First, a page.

There's a special part of the overall package of Nolan’s trilogy, a central chord that runs invisibly through all the films giving them a sense of relation, causality and unity and that’s the tireless, brilliant and suitably heroically unfading work of Hans Zimmer. What he does best, what he does brilliantly is building. There are trilogies that are trilogies for no other reason than because there’s three of them. They operate as stand alone films and bare no relation to one another. Nolan’s Batman trilogy is closer to that of The Lord of the Rings than it is to (what will be the) Iron Man trilogy. The three films are greater together, stronger together, better together. They are three instalments of the one tale and Zimmer’s work pulls them together where production and distribution time has separated them. It is beyond words how great his scoring is, it pulls together all characters, emotions and themes and drives home Nolan’s grand vision for the Caped Crusader.
Some people are already taking exception to the film, they’ve taken issue with the scale of events, wanting something more akin to The Dark Knight…but there already is a film that’s a lot like The Dark Knight it’s called The Dark Knight. Since Joker took
by storm we’ve seen four Marvel superheroes leading up to a fifth, The Avengers, and though they are all enjoyable in their own way (I’ve
made no secret of my love of the work of Joss Whedon) - they are superheroes
without consequence. Scratch the surface
and there’s no lasting effects for the deeds they have done. What Nolan delivers is a Batman that has had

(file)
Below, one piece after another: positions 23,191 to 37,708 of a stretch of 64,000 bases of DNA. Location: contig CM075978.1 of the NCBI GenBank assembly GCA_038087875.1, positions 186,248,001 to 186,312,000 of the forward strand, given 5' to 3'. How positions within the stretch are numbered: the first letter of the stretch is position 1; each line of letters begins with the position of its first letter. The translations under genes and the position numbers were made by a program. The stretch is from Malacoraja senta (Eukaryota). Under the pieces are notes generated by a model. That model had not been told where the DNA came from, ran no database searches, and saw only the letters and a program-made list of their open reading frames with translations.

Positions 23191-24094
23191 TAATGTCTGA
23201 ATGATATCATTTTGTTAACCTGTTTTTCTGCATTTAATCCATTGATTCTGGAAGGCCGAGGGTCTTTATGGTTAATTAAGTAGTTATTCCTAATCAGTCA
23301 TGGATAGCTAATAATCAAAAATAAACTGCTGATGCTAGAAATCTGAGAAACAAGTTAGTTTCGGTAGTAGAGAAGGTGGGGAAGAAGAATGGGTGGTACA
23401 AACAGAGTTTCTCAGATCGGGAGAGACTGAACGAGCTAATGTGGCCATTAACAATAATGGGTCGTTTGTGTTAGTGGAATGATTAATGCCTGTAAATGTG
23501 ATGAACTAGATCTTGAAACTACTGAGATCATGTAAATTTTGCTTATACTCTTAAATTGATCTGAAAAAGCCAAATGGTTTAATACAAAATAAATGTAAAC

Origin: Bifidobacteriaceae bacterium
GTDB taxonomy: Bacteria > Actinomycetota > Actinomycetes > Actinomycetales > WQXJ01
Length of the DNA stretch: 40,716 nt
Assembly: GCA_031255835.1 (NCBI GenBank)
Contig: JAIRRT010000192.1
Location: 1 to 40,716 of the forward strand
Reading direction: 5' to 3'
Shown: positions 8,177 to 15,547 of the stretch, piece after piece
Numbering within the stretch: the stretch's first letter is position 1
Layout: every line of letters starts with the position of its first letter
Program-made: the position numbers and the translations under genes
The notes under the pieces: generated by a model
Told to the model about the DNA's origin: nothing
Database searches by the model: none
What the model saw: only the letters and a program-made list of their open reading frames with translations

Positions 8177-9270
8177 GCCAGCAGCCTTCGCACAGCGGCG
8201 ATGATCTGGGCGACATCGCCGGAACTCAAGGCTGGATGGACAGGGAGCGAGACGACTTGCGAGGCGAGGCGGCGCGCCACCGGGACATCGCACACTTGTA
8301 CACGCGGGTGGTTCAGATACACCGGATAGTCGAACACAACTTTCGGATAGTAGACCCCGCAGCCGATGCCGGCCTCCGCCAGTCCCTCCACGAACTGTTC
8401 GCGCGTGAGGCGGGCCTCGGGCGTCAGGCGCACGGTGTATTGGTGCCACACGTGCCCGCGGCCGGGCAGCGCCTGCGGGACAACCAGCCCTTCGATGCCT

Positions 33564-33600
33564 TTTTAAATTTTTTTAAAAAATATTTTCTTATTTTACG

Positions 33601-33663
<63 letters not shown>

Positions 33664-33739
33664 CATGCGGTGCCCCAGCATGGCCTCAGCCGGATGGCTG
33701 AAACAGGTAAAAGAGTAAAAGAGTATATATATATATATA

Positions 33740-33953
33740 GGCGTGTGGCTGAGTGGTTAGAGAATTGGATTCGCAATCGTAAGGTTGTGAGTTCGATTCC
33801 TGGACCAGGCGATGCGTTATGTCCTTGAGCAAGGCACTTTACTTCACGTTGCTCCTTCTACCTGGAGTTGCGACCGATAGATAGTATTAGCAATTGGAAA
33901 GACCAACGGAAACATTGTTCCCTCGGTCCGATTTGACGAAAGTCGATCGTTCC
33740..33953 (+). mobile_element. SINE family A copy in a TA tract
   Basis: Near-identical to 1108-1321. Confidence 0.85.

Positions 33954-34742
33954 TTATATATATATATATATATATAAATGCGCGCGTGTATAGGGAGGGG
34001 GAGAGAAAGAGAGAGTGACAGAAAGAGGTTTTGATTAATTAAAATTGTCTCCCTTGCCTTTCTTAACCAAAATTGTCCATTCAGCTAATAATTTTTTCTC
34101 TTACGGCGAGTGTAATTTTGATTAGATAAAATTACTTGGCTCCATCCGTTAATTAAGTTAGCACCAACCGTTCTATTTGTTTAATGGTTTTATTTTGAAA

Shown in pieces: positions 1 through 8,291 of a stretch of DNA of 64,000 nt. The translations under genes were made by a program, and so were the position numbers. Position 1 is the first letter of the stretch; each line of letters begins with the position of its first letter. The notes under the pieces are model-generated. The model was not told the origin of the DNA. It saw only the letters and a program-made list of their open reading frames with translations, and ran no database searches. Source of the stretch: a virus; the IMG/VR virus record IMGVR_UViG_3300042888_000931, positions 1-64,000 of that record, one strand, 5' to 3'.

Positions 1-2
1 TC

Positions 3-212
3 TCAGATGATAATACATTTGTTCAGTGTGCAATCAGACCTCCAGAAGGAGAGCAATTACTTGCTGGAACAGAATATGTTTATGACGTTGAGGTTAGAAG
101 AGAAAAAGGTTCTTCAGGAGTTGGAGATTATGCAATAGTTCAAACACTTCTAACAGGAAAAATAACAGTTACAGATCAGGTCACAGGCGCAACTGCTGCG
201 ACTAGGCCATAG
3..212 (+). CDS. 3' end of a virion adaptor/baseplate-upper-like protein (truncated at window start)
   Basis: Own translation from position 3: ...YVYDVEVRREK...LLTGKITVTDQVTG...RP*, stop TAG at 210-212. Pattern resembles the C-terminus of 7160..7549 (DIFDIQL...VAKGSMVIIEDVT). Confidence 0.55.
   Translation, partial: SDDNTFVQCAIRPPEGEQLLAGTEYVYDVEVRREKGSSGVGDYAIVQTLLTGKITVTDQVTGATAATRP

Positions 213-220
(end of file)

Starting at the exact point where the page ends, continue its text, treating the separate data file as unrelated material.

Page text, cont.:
to deal with the ramifications of his life, a real man behind a created
persona. Yes it was different to The Dark Knight because it’s rather
pointless to remake a film that was out four years ago. If you want to watch that film again then go
watch it. There are some issues with The Dark Knight Rises. The presence of Catwoman, though extremely
enjoyable seemed to have little to do (in her own right) and fell pray to the dreaded expositionalogue [sic]. The audibility of Bane, I’ve already covered
but because Hardy is so brilliant it’s only a slight issue but some of the Bat
versus Bane sequences could have been faster.
These are two men incredibility skilled in close quarters combat yet so much of
the fighting is slow hand and easily telegraphed as they go around the houses
before hitting their mark. Think The Bourne Supremacy and the Berlin kitchen sequence and you’ll
know what I mean. There was also several
moments that could be well called before they came to pass, uncharacteristic
for Nolan’s Batman but when you consider he has a lot of closure to deliver
before checking out at Gotham airport it’s
understandable - though it did slow the pace of the film in parts.
The Dark Knight Rises brings to an end to the most prosperous period fans of Batman have ever had thanks to a modern day Auteur. What Christopher Nolan, Jonathan Nolan, David S. Goyer, Hans Zimmer, Christian Bale, Gary Oldman, Michael Caine, Morgan Freeman and co have created is a superhero to believe in, a complex and real man in a complex and real city for a complex and real time. A man that is heroic because he steps up to be counted knowing the consequences and the burden it will place on him, he does it anyway – that’s what makes him the hero. An extremely powerful and emotionally moving conclusion to an amazing era.
To quote Jim Gordon “I’ve never said, Thank you” so thank you all.
To quote Jim Gordon “I’ve never said, Thank you” so thank you all.